It has even been suggested that, with the proper porous joint prostheses, the addition of stem cells to the surgical procedure might improve the incorporation of the prosthesis into the patient's own body.[15] Are we seeing the dawn of the era of the "bionic man"?

rotator-cuff-muscles healthfavoShoulder rotator cuff injuries, for instance, are notoriously resistant to surgical repair. The addition of biologic therapies to the surgical procedure has been recently suggested as a way of improving the outcome.[16]

Joint injuries do not occur exclusively through accidental injury. The extent of the injury may depend on a multitude of extrinsic factors. Many of these factors are modifiable through nutrition, supplementation and lifestyle modifications. Cell apoptosis, Insulin-like Growth Factor 1 (IGF-1), nitric oxide levels, fatty infiltration, inflammatory markers - all of these are potentially modifiable factors which have an impact on overall health as well as repair from injury.

Knee joints are severely affected by osteoarthritis in many people starting at a fairly early age (at least it feels early, if you are a baby-boomer). The available treatments are symptomatic, and involve anti-inflammatory drugs and surgery to remove the damaged cartilage and inflamed bone that leads to progressively more severe cartilage loss and bone inflammation. The inevitable outcome, until now, has been either immobility or joint replacement. Not surprisingly, the health of the underlying bone has influence over the health of the joint cartilage. Resident cartilage stem cells appear to change with the change in their environment, and are unable to repair the damaged cartilage, instead producing enzymes that clean up damaged cartilage but that do not lay down new healthy cartilage. It is an inflammatory process gone awry. Mesenchymal stem cells taken from outside the joint can suppress inflammation and lead to healing of the cartilage. This has been demonstrated both in animal studies and also in a small human study.[17] The patients' most painful knee joint was injected with a dose of 8-9 x 106 cells suspended in about 1 tsp of saline solution. The less painful joint was not touched. At follow up 5 years later there had been some worsening as compared with their results at 6 months, but no knee was worse than at baseline, and all had improved at least somewhat in function. The untreated knees were all worse than at baseline. No other interventions were attempted with these patients - only injection of adipose-derived (and cultured) stem cells into the joint.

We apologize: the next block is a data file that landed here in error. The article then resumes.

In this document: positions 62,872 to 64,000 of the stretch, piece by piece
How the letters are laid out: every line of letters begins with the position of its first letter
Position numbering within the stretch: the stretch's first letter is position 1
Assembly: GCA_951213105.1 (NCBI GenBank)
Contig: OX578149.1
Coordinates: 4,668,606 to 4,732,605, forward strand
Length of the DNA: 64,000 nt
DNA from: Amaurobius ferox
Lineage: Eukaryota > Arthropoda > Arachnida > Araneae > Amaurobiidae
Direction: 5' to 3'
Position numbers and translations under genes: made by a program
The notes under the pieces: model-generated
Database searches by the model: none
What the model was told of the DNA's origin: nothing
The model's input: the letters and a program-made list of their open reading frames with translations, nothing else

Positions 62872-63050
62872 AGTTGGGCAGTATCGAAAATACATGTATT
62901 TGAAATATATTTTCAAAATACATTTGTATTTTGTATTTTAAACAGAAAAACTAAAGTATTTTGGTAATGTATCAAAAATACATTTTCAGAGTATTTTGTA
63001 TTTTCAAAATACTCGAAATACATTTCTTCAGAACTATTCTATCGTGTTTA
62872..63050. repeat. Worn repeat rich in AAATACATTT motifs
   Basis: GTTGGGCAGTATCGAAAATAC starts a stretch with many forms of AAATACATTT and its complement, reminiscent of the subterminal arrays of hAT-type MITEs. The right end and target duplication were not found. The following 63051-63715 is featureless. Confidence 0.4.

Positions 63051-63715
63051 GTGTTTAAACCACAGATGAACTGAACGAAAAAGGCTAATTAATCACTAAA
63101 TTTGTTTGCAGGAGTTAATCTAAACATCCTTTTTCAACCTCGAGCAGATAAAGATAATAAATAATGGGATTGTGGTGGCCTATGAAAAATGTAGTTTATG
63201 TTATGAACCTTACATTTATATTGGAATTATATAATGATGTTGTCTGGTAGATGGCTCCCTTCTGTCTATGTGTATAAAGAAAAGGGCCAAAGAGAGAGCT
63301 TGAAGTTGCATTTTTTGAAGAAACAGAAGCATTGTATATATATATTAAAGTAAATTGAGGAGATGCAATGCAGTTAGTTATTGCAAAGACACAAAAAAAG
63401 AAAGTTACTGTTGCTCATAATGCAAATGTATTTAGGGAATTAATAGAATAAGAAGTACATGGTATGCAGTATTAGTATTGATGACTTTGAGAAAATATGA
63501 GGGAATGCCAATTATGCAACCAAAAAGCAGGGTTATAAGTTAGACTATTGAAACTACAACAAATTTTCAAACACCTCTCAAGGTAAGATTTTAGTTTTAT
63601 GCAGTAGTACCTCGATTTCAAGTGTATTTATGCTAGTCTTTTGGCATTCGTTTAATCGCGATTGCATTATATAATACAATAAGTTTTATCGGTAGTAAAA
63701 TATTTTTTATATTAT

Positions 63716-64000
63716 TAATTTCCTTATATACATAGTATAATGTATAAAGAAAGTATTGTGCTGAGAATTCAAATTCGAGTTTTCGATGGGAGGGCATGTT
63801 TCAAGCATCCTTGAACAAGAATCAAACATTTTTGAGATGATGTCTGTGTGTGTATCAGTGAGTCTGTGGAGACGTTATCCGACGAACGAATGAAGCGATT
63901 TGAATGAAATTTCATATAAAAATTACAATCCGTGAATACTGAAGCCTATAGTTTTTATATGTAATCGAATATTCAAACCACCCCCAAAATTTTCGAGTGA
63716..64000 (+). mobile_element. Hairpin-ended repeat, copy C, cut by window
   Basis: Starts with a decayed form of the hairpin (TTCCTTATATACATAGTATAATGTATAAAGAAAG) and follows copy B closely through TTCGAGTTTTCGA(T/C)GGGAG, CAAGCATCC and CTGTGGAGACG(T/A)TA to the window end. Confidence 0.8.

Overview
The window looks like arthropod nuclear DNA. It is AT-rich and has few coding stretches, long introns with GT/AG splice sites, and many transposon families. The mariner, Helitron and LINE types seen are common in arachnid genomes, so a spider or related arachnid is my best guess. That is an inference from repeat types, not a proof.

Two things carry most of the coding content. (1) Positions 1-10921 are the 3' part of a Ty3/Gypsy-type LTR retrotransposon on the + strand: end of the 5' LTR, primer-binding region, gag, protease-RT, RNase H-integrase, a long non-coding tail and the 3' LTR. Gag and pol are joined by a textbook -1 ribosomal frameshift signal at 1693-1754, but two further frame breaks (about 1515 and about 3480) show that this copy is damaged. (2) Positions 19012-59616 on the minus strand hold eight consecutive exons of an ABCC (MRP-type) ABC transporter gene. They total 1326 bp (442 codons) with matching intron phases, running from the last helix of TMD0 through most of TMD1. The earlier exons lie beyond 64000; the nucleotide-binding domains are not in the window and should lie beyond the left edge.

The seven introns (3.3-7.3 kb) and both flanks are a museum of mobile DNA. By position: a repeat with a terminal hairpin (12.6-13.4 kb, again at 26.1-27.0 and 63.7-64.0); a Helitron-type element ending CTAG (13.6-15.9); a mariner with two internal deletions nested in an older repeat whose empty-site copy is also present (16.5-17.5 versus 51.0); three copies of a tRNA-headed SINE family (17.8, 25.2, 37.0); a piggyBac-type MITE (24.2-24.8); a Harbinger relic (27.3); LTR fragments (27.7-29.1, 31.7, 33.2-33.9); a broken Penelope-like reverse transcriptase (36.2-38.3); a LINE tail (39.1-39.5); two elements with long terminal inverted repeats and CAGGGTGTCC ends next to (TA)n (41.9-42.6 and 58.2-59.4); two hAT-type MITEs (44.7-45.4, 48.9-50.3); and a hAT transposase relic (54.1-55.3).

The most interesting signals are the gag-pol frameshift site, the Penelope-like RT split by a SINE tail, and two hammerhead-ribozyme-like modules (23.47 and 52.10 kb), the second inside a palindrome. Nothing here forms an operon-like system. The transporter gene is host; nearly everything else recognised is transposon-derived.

Stem cell therapy has been used for conditions previously thought to be irreversible.[18]

Adult respiratory distress syndrome, for instance - the kind where the patient is on a ventilator and their organs are starting to fail - has a dismal prognosis. Many of these patients die sooner rather than later of their lung disease - 60% in one study[19] - generally without ever getting off the ventilator.

Congestive heart failure is another condition which has no cure in allopathic medicine. We can treat the symptoms, but conventional wisdom states that heart muscles do not regenerate. Nevertheless, research shows that the heart can indeed repair itself.[20] Mesenchymal stem cells home to the area of injury, releasing healing and growth-stimulating factors for repair of the damaged heart.[21] Admittedly this latter study was in the mouse heart, not the human. This procedure is being performed on hopeful patients in stem cell clinics throughout the world at the present date. Clinical trials are currently being conducted in Europe because, as the Mayo Clinic reports, "Why European trials first? It’s faster to get many clinical studies approved in Europe compared with the United States."[22]